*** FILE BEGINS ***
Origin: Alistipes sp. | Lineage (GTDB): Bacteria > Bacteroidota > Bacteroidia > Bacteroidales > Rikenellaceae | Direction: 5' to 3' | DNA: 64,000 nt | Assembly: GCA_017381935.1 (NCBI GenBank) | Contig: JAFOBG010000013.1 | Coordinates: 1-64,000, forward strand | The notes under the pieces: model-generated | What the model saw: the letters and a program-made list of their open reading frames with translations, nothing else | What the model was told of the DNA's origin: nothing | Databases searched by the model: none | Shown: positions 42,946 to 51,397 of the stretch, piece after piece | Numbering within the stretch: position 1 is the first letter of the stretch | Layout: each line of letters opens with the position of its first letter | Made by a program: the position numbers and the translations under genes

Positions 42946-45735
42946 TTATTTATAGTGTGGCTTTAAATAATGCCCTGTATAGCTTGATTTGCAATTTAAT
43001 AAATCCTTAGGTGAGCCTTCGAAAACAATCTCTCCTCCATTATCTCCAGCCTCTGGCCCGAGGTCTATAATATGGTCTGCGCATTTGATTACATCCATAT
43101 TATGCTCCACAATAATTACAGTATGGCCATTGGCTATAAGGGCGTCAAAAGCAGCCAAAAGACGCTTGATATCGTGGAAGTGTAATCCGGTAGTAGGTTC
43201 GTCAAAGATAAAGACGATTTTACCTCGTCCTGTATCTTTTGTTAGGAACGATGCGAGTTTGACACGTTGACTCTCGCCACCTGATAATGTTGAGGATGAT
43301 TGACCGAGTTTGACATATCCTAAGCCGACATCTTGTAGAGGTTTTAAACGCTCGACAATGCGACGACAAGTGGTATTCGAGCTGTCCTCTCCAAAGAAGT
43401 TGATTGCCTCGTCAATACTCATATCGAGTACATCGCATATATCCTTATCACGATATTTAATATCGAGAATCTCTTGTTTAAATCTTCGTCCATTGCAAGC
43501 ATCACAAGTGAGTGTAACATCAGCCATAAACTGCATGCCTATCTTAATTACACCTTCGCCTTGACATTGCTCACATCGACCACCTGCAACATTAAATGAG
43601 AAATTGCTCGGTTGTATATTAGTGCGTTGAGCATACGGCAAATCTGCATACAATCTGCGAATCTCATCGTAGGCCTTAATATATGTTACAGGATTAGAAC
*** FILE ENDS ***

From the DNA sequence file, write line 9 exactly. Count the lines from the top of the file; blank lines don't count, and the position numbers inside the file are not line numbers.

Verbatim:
43501 ATCACAAGTGAGTGTAACATCAGCCATAAACTGCATGCCTATCTTAATTACACCTTCGCCTTGACATTGCTCACATCGACCACCTGCAACATTAAATGAG